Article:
We already know about the basic while loop conditions of reading until we either fill the array or run out of things to read.  For reading data for a single student in your readFromFile() member function, you can assume if you are able to read a first name, then you are guaranteed to be able to read the rest of the data for this student.  There will not be partial data in the file. When you need to read the scores for a given student, make sure to use a loop, and use the named constant for the maximum number of assignments (5).

 

if ( file >> first >> last )

{

// Use a loop to read all of the scores for this

// student.  Store them in the array member variable,

// at the correct index.

 

 

return true;

}

return false;

 

 

 

Here is an example of some input data in scores.txt (this is the first two students):

 

John Smith       87     97     85     67     74

Lisa Able        60     70     80     90    100

 

The above input might produce output something like:

 

Name           A1     A2     A3     A4     A5    Avg

—-        —–  —–  —–  —–  —–  —–

Lisa Able    60.0   70.0   80.0   90.0  100.0   80.0

John Smith   87.0   97.0   85.0   67.0   74.0   82.0

 

 

Overall class average: 81.00

 

 

Tiered grading:

 

60%     Open the input file.  If it cannot be opened, terminate the program with an appropriate error message.  If it is opened, read the data into the array of objects.  You must store the data in an array of objects, and DO NOT use global variables.  Start using functions to break down main() into smaller pieces (see the additional 20% for good programming below).

70%     Display the student names and scores that you have read in, formatted and aligned neatly in columns.  You should first print an appropriate heading also aligned.

80%     Compute and display the average for each student, and at the bottom, the overall class average.

 

 

Up to 20% will be awarded for good programming practices, broken down as follows:

 

1%       Use of named constants.

1%       Meaningful identifiers for named constants and variables.

6%       Use of functions to break down the program into manageable pieces.  You should create at least TWO functions besides main() and the class functions.

5%       Proper formatting, indenting, and use of blank lines.

6%       Meaningful comments.  Add a block comment at the start of the file, and comment each section of code.  Add a block comment for each function, and each member function, describing its purpose.

1%       No compiler warnings.  Make sure that you specifically BUILD your project, instead of choosing to run with F5, and answering yes.  You will not see any warnings if you build by running.  If you have trouble with any, let me know and I will help you clean them up.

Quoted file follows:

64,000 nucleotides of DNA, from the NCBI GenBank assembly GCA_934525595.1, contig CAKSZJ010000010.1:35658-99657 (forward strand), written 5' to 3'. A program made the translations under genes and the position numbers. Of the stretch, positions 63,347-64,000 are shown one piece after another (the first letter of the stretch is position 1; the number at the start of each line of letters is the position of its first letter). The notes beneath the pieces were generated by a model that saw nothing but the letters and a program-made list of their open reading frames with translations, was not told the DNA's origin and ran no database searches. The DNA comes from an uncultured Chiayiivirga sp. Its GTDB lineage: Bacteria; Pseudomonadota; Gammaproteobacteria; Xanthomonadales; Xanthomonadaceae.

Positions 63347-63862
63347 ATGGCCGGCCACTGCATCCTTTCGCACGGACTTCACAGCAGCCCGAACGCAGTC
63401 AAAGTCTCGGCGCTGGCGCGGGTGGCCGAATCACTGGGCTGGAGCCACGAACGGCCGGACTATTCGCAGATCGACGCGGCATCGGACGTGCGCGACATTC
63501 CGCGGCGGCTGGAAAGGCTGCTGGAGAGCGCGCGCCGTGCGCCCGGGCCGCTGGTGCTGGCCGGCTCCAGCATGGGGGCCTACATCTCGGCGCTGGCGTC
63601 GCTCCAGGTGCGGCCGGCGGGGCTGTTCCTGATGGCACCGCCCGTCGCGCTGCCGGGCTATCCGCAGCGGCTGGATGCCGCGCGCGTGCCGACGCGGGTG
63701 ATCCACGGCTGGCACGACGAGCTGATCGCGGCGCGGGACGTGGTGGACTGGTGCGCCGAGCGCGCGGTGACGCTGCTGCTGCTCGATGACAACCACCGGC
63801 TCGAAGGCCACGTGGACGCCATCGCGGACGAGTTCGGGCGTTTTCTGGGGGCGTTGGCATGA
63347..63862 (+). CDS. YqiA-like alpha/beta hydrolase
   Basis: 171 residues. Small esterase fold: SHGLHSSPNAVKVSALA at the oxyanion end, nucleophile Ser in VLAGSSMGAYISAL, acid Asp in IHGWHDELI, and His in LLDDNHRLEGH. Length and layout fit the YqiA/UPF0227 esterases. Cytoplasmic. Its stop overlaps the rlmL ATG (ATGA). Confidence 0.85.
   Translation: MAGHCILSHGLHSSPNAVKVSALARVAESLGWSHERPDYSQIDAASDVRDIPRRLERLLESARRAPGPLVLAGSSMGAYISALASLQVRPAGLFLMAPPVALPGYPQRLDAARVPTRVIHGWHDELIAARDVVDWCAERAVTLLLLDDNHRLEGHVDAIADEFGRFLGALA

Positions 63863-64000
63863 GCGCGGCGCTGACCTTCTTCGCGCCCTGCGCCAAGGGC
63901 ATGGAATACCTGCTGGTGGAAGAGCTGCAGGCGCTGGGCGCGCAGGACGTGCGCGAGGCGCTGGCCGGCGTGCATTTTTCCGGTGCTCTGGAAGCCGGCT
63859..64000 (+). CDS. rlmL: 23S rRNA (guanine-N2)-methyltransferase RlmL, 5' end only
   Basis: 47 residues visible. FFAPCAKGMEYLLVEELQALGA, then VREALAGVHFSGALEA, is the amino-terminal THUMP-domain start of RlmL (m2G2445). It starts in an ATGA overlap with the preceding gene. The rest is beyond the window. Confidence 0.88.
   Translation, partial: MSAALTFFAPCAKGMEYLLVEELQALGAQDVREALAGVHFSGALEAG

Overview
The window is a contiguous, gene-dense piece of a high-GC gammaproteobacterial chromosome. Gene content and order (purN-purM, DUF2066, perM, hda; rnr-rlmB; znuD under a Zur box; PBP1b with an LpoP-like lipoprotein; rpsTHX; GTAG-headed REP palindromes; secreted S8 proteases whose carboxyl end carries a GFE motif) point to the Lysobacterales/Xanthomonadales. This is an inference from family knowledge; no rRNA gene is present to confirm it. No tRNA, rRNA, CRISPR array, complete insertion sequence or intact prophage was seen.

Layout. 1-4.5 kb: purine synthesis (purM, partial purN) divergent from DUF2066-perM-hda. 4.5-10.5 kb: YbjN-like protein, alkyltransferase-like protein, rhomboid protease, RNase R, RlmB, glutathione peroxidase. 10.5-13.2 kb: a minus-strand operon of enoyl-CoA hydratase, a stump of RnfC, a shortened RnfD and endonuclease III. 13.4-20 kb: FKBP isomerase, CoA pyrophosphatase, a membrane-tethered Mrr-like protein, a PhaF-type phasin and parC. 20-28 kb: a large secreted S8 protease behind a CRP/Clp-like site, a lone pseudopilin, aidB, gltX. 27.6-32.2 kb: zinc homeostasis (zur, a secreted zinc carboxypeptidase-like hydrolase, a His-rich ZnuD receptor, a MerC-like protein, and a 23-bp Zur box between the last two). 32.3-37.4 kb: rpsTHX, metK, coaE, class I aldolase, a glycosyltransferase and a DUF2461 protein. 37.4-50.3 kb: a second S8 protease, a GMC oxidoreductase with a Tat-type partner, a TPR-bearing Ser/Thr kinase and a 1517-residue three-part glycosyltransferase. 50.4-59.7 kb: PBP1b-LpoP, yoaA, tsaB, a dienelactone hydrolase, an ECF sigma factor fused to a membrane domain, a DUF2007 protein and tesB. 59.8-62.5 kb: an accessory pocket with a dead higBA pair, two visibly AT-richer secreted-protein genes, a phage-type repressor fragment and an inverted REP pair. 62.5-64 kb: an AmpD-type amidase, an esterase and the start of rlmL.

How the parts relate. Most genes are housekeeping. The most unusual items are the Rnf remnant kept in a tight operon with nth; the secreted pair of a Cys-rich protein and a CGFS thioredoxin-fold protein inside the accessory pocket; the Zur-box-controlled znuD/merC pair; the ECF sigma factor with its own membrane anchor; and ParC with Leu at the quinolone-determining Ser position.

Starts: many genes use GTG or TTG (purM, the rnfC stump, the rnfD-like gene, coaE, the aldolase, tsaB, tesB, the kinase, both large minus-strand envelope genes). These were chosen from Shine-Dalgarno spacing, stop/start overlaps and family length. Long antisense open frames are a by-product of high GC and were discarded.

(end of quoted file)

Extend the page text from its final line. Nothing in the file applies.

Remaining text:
Remember to use the programs in the book and the example in the Coding Guidelines for samples of properly indented code.  Remember that you can highlight an entire block of text (using the mouse or keyboard) and then press the Tab key to indent it another level, or shift-Tab to unindent by one level.

 

Make sure that your program compiles under Visual Studio (full version or Express). With the tiered grading system, most of you should have a good idea of approximately how many points you are going to receive.  If you have been programming on a Mac or under Unix, test your program with Visual Studio before submitting it.

 

When you are done, place your THREE source code files (two .cpp and one .h), in the Project 3 Dropbox.

 

 

 

 

Notes:

 

The zip file contains 5 files: this document, input scores (scores.txt) and sample output (Sample-output.txt).  There is also sample input and output to test if your code works with 6 scores properly; the files are named scores6.txt and Sample-output-6.txt.  You do not have to produce an output file as part of your program. They are just included here as a sample of how the output on the screen could appear.

 

Your program does not have to work with the scores6.txt file, but this is a great test of your program.  If you can change the name of the file you open, change your MAX_ASSIGNMENTS constant from 5 to 6, rebuild, and the output looks correct, you’ve probably done a good job.

 

The sample input and output is meant to demonstrate everything that your program should be able to do.  Your output does not have to be identical to that provided in the sample (feel free to format it differently), but it should be laid out in a similar fashion. Note: your output does NOT have to be in alphabetical order as it appears in the examples.

 

When you want to print headings (the A1 A2, etc), think about what happens if you put this entire string in double quotes: “A1   A2   A3   A4   A5″?  What happens if you need to update your program to work with 6 scores?  Instead of putting all the score labels inside quote marks, use a for loop to produce the headings!  Any time you find yourself typing the value 4 or 5, stop and think whether a for loop would be a better solution (it probably is).

 

How do you output both the first and last names into a single field of a given width?  Let’s assume that we want both names together in a field of width 30.  Then we can code:

 

cout << left << setw( 30 ) << first + ” ” + last << right;

 

This means that if first contains the first name we want to print, and last contains the last name, we put them together using +, into one string (with a blank space in between), then output that string in the width that we set.  The use of left and right causes the name to be left justified, but then sets the output stream back to right justification for the upcoming numeric values.

 

One final note: writing code to simply produce output unique to this sample data is NOT a valid approach.  For example, the following code is unacceptable:

 

cout << “Lisa Able     60  70  80  90 100 “;

avg = 80;

cout << avg << endl;